By Mike Gold, A retired entrepreneur living the dream in the Pacific Northwest.
We live in very complex times. What I mean is that sometimes things get so complex as to defy logic.
For example, did you ever consider traffic lights? There you are driving along at a moderate speed. Then as you approach a traffic light a couple of things come to mind.
First, there is Mike Gold’s “law of red lights.” It simply states that if you look at the light – assuming it is green, it is almost 100% guaranteed that the light will change to red just as you approach it.
Next, who decided that a red light means stop and a green one means go? To me it is absolutely arbitrary which color means what.
Suppose the driver is red/green color blind? How does that driver decide whether to stop or go?
This reminds me of an old true story.
One of the Andretti brothers, a well-known race car driver was in a car driven by actor and fellow race car driver Paul Newman through a small town in the south.
As they approached a red light, Andretti told Newman, “Go ahead, drive through it.”
So Newman drove through it without stopping.
At the next red light, again Andretti said, “Go ahead, drive through it.”
Again, Newman did as he was told.
They then came to a green light. Here Andretti said, “You better stop and look both ways before driving through this intersection.”
Newman asked, “Why this one?”
Andretti answered, “I think my brother is in town.”
(An aside – when autos were first starting to be used in large numbers, there were regulations in many cities that required a car driver to have a “flag man” walk in front of the car – so as not to scare the horses.)
Some expressions make me (and perhaps others) wonder why they are used.
Such as: “Needless to say.” If it is not necessary to say it, then why say it?
How about: “I could care less.” In fact, it actually means the opposite of what you think it means. The expression should actually be: “I couldn’t care less.”
Another one: “Can I ask you a dumb question?” This one requires no comment from me.
Pointing to your wrist when you ask for the time is a pointless question. (I know where my watch is, don’t you?)
What does it add to the conversation by pointing to where your watch should be? Instead of pointing to your wrist, why not point to your big left toe? That makes as much sense as pointing at your wrist.
This reminds me of an old “routine” by David Brenner - a noted, but now deceased comedian.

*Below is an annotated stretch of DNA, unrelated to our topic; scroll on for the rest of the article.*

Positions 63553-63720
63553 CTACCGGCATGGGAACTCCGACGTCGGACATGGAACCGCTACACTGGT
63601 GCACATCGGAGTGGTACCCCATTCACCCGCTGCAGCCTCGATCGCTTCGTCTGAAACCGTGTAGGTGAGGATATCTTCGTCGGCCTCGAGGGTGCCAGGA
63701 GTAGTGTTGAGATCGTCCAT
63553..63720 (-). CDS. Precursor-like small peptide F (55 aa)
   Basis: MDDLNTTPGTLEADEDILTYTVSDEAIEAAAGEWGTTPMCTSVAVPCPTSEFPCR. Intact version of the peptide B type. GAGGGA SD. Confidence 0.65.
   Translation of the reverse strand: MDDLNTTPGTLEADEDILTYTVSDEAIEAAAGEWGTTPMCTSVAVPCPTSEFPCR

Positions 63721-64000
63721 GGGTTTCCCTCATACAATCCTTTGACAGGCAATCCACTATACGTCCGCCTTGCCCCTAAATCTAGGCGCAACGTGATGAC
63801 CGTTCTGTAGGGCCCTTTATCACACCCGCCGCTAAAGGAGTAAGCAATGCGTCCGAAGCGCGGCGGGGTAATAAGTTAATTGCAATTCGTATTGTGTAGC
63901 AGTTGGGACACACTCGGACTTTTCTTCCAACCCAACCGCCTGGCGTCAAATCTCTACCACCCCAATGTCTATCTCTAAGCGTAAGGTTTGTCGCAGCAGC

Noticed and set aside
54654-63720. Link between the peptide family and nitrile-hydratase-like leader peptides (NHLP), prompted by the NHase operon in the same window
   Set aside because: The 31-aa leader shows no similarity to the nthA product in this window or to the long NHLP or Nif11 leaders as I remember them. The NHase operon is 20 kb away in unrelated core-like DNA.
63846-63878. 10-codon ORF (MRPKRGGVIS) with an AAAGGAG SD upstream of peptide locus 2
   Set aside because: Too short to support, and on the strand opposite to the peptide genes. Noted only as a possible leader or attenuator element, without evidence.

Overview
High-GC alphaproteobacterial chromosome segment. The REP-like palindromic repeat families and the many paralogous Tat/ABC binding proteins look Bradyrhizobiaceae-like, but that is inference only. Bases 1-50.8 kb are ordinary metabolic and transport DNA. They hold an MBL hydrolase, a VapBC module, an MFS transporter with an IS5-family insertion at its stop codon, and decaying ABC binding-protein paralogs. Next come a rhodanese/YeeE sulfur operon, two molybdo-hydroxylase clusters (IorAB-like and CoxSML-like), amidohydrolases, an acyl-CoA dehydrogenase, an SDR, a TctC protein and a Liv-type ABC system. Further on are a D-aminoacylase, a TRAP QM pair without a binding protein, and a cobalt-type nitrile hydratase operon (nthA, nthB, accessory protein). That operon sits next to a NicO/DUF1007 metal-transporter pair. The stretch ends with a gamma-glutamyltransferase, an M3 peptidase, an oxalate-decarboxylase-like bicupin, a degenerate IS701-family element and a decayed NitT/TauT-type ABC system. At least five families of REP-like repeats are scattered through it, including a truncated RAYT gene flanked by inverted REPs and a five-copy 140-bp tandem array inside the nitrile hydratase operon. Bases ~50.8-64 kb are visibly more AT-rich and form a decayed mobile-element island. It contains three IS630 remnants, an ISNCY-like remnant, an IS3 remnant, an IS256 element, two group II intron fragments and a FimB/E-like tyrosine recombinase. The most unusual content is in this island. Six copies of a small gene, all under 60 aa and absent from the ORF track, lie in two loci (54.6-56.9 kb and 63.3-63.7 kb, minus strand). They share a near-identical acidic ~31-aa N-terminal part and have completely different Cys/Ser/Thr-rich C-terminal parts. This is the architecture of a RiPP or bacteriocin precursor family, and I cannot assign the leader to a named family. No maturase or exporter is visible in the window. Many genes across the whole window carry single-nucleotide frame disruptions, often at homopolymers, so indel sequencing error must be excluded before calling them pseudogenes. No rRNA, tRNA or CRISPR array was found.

On the New York Subway, people will routinely leave their already read newspaper on an empty subway seat. And it is not uncommon for someone to board the train and sit down on the paper.
So the story goes, Brenner gets on the subway, and sits on a newspaper that was left behind. Another passenger gets on, sees Brenner sitting on the paper and asks, “Excuse me, are you done reading that?”
Brenner gets up, turns the paper upside down, sits back down and says, “No. I’m not done.”
“You’re a stupid idiot.” Isn’t this a redundant expression? Do you really need to be insulted twice in one phrase? Are there idiots who are not stupid? (If I think carefully, I may have met a few in my career.)
“It is the same difference.” Really? How could two different things be the same?
Business ideas aren't always logical either.
Suppose you wanted to compete with Coca Cola with a new soft drink. Most people would come up with a product that tastes better than Coke, and comes in a large bottle at a much lower price than Coke.
Instead of this, one company decided to make a drink that tasted horrible, came in a tiny can, and cost much more than Coke. Sounds like a “loser” from the start. In fact, the product was Red Bull. See, that is called “thinking out of the box.”
I can well imagine the first “marketing meeting” at this new company. No doubt, the person making the presentation was laughed out of the room. I guess his “box” was different than everyone else’s "box."
Here's another example.
In the mid 50’s Ford Motor Company decided (based upon market research that Ford executives did not actually read) that the market needed a new highly designed high-end car. That car was the Edsel. It was a colossal flop. Ford took what would be a $2 billion (today) bath on the car. Some car critics said it looked like “an Oldsmobile sucking on a lemon.”
In fact, if a mistake of this magnitude was made in industry today, the entire team who worked on it would be fired. Not so at Ford, where nepotism reigned supreme.
Henry Ford was not about to fire his son Edsel. A perfect example of The Peter principal, where someone is guaranteed to rise to their level of incompetence.